Search Results

Author: Pribesh, Shana
Resulting in 2 citations.
1. Downey, Douglas B.
Powell, Brian
Steelman, Lala Carr
Pribesh, Shana
Much Ado About Siblings: Change Models, Sibship Size, and Intellectual Development: Comment on Guo and VanWey
American Sociological Review 64,2 (April 1999): 193-198.
Also: http://www.jstor.org/stable/2657526
Cohort(s): Children of the NLSY79
Publisher: American Sociological Association
Keyword(s): Change Scores; Peabody Individual Achievement Test (PIAT- Math); Peabody Individual Achievement Test (PIAT- Reading); Peabody Picture Vocabulary Test (PPVT); Siblings

Permission to reprint the abstract has not been received from the publisher.

No abstract available.
Bibliography Citation
Downey, Douglas B., Brian Powell, Lala Carr Steelman and Shana Pribesh. "Much Ado About Siblings: Change Models, Sibship Size, and Intellectual Development: Comment on Guo and VanWey." American Sociological Review 64,2 (April 1999): 193-198.
2. Dufur, Mikaela J.
Rowley, Kristie J.
Pribesh, Shana
Jarvis, Jonathan
Yue, Yuanyuan
Otero, Carolina
Alexander, Alyssa J.
Ferguson, Amanda
Enrollment in Two- and Four-Year Colleges: The Role of Family Structures and Transitions
Presented: San Antonio TX, American Educational Research Association Annual Meeting, April-May 2017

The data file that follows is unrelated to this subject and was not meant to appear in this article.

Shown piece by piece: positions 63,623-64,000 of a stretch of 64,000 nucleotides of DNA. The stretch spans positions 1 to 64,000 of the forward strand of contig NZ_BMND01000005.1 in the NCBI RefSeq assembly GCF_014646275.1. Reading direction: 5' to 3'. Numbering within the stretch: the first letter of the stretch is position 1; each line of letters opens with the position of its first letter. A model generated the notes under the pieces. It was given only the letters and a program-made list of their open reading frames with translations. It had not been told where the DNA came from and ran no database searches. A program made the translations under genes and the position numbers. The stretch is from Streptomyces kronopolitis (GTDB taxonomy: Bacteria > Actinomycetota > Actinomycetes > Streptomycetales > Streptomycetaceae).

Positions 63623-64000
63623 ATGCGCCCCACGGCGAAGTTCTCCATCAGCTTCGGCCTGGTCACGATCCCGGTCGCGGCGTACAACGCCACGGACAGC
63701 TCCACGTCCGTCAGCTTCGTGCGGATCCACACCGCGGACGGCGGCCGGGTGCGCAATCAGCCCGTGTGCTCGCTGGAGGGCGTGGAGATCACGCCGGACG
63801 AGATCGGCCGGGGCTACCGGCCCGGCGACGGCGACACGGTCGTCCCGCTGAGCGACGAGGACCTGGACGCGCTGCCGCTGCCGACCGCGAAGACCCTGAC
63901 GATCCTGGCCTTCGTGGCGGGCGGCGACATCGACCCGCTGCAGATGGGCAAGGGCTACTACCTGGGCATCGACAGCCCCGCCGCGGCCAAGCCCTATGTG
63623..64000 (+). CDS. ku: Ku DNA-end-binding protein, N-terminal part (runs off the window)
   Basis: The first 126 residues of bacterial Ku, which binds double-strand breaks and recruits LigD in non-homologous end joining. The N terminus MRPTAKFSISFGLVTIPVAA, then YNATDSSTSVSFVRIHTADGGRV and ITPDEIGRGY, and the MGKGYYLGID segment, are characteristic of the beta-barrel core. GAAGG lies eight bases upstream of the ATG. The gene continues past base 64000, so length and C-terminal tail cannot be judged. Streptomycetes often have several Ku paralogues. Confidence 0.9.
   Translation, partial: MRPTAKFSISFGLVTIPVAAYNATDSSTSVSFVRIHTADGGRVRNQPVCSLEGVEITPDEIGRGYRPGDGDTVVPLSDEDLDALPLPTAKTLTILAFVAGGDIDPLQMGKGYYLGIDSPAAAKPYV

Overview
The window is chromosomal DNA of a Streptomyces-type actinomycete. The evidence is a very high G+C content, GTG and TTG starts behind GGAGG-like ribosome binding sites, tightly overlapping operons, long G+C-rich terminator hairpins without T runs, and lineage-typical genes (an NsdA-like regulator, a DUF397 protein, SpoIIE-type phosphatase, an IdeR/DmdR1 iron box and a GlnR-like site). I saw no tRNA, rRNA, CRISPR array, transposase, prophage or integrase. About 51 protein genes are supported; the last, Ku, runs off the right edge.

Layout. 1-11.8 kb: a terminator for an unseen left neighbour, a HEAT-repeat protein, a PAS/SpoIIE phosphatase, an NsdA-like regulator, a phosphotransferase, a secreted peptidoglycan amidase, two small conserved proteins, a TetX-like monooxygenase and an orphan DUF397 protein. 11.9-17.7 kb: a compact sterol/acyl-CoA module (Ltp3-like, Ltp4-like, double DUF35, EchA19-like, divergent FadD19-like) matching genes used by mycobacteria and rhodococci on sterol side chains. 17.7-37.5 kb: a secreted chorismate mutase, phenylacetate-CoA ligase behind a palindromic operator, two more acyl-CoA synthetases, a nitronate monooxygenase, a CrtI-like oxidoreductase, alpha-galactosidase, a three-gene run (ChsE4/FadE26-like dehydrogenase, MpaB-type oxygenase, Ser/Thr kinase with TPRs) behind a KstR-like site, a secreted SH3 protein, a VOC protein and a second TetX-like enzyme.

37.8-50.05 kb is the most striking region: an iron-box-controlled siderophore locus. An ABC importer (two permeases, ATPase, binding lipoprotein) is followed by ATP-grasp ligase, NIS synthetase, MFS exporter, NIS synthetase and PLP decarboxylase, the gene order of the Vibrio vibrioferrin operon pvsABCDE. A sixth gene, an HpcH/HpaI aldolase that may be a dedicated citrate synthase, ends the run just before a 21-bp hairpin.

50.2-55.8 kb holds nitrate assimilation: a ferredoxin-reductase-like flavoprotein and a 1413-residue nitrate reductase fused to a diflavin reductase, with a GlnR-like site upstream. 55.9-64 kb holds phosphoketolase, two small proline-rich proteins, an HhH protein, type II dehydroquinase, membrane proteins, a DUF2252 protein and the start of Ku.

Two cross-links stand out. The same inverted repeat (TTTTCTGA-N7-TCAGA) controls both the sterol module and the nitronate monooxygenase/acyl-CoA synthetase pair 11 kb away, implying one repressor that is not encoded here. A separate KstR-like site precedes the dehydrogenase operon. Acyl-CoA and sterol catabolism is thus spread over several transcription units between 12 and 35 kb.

Cohort(s): NLSY97
Publisher: American Educational Research Association
Keyword(s): College Enrollment; Family Income; Family Structure; Financial Assistance; Parents, Single; Post-Secondary Transcripts

Permission to reprint the abstract has not been received from the publisher.

Children in disrupted families are less likely to apply to, be accepted to, or attend four-year colleges and universities than are their peers from stable, two-parent families. We extend exploration into why this may occur to youths' decisions to attend two- or four-year schools. To test this relationship, we use new data from the National Longitudinal Study of Youth-1997 Cohort Post-Secondary Transcript Study (NLSY97-PTS). Logistic regression models suggest that financial resources--both income and college support--explain enrollment differences between single mother families and two-biological-parent families. Selectivity effects explain differences for youth living only with fathers or with neither biological parent. Differences for youth with social fathers persist in our models.
Bibliography Citation
Dufur, Mikaela J., Kristie J. Rowley, Shana Pribesh, Jonathan Jarvis, Yuanyuan Yue, Carolina Otero, Alyssa J. Alexander and Amanda Ferguson. "Enrollment in Two- and Four-Year Colleges: The Role of Family Structures and Transitions." Presented: San Antonio TX, American Educational Research Association Annual Meeting, April-May 2017.